Hi Peter and Lesley,
I do have an ileal conduit but I didn't really have any other option. I joined an on-line bladder cancer support group called BCAN- Bladder Cancer Advocacy Network. The site has many different forums covering all aspects of the bladder cancer spectrum. I hope this helps.
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Who am I now? Still a person, a woman, a partner, mother, daughter, sister, friend, teacher, urosomate, cancer survivor, me... I'm still me. My ostomy journey began in mid 2007 with bladder incontinence symptoms that were treated for UTIs and menopause for six months. Finally diagnosed in January 2008 with bladder cancer, I had a procedure to try to get the tumour out but it had invaded the bladder wall.
In late February 2008, I had a radical cystectomy, where I got three operations in one. I had a hysterectomy because those organs were so close to the bladder. Then to enable the ureters to carry urine from the kidneys to outside my body without a bladder, a conduit was made from my ileum and the small intestine sewn back together.
So I awoke finally, to discover my stoma, a part of me, poking out cheekily. It had a good spout and performed well. I was truly amazed by it. Before leaving hospital, I was trained to care for my stoma, learning how to attach a pouch. Gradually my strength returned, going back to work after nine weeks. Interests such as bike riding, gardening, walking returned soon after that.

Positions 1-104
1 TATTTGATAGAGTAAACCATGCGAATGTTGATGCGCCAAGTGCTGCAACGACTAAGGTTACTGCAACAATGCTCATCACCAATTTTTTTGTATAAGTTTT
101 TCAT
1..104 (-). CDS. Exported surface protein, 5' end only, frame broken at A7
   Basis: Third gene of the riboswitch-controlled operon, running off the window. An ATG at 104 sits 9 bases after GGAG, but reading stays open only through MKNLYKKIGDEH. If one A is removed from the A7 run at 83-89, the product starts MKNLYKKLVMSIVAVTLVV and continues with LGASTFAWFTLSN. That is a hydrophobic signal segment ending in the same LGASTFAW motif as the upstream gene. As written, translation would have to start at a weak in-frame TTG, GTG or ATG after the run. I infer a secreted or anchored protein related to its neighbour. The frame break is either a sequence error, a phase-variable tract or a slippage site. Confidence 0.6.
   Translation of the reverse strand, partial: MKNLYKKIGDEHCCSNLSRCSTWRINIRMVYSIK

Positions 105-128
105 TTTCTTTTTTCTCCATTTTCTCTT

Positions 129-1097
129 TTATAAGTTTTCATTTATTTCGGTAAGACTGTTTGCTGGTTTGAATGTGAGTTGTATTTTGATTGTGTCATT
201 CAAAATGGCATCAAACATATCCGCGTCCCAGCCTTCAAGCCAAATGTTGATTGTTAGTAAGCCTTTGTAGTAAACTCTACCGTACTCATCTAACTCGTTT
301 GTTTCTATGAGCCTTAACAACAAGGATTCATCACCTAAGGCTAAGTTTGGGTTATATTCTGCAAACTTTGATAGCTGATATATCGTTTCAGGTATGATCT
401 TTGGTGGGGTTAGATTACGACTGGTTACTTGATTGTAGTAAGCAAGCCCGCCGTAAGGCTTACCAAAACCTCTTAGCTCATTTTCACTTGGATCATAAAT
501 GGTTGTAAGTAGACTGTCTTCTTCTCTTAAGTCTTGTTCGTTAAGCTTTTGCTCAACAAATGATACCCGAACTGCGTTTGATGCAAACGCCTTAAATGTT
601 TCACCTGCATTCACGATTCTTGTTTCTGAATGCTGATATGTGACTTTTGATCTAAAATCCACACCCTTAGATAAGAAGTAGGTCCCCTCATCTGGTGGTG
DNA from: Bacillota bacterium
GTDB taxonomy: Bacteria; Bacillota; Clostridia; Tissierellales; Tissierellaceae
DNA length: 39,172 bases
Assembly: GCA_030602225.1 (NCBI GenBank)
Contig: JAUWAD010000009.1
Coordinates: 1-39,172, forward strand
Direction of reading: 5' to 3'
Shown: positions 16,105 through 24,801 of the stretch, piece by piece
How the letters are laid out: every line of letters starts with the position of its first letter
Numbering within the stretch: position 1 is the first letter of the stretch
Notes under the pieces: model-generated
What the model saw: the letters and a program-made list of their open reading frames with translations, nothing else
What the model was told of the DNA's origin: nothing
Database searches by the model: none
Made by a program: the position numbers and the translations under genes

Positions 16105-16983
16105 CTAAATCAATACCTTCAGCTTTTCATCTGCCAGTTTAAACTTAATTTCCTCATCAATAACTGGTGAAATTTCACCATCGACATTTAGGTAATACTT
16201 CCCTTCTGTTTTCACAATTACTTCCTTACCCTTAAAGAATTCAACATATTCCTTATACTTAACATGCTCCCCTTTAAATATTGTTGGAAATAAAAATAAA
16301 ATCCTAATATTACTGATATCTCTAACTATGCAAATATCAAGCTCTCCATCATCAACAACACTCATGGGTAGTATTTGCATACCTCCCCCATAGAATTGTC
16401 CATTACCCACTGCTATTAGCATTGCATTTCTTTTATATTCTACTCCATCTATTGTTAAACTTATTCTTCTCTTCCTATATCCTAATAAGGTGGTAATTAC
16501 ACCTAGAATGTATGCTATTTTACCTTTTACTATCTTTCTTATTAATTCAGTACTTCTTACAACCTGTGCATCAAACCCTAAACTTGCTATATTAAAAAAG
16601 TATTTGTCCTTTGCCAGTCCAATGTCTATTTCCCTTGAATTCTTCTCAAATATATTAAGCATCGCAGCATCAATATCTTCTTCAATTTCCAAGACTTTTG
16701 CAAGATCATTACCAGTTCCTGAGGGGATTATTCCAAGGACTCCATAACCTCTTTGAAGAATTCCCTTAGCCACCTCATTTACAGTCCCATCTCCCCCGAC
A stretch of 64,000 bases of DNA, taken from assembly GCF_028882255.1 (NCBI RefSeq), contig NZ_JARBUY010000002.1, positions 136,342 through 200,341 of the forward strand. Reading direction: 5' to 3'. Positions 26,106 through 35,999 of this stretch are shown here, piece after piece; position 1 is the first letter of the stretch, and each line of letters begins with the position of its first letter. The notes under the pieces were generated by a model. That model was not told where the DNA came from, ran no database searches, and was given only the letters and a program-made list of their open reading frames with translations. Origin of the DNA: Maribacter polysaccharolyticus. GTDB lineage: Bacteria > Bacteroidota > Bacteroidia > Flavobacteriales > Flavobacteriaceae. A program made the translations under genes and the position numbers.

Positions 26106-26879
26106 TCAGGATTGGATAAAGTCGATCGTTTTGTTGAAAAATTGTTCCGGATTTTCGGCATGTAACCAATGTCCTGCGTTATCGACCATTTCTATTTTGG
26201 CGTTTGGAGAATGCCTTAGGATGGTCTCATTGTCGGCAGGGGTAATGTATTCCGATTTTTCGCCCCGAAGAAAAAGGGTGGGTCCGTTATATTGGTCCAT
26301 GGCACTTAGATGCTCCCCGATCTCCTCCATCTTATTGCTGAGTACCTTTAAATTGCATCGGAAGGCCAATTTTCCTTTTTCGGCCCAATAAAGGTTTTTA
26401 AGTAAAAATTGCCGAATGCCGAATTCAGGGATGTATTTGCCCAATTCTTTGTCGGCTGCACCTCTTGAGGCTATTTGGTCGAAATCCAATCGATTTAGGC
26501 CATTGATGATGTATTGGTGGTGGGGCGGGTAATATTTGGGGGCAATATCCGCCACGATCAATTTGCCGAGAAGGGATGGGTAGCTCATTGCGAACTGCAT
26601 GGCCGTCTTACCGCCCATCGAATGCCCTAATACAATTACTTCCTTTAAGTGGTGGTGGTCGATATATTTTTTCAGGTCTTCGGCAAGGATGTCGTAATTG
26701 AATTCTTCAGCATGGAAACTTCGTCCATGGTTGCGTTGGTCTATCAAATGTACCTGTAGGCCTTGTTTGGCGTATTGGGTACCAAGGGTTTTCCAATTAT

So what's my new normal? For a start, I'm here! Without the urostomy, I wouldn't be here full stop. So how do I manage to work full time, garden, bike ride, camp, travel, trips to Melbourne, etc? Fortunately, from the start, I had a supportive family who said mainly all the right things. Some have moved on and say they have largely forgotten about my urostomy. Most friends either do not know about it at all or don't understand much past the basics. But all treat me as normal which helps. Funny though, I'm never on my own in this journey. I have a good support base.
Fortunately the practicalities of a well-formed, well-positioned stoma have assisted me. I try to keep pouch and base plate changes to a minimum of fuss- quick and precise. The reality is leaks and frequent toilet trips could happen. My leaks have all been due to human error- mine! But they are infrequent and I have confidence in my appliances. Also I'm pretty upfront. If I gotta go, I gotta go! I ask people to look after my class or nick out during shows, movies, etc. I'd rather do that, than leak.
During the day I live a full active life. But at night and weekends, I've surfed the internet for ostomy sites. The forums for ostomy questions and answers and the live chatrooms, where I can talk to other ostomates, provide all the support I need between my real support meetings. Armed with a great stoma, basic training, acquired knowledge and continued support I'm ready for anything. Last December, eight months after my operation, I rode the last three days of the Great Victorian Bike Ride, covering 250kms.
I realise it's not always easy. But I never truly felt sad about having a stoma. My suggestion to those who want a better normal is to get fitted out with the best appliance possible; seek support from those who can give it; set yourself little challenges; and always be prepared for whatever this wonderful life sends your way.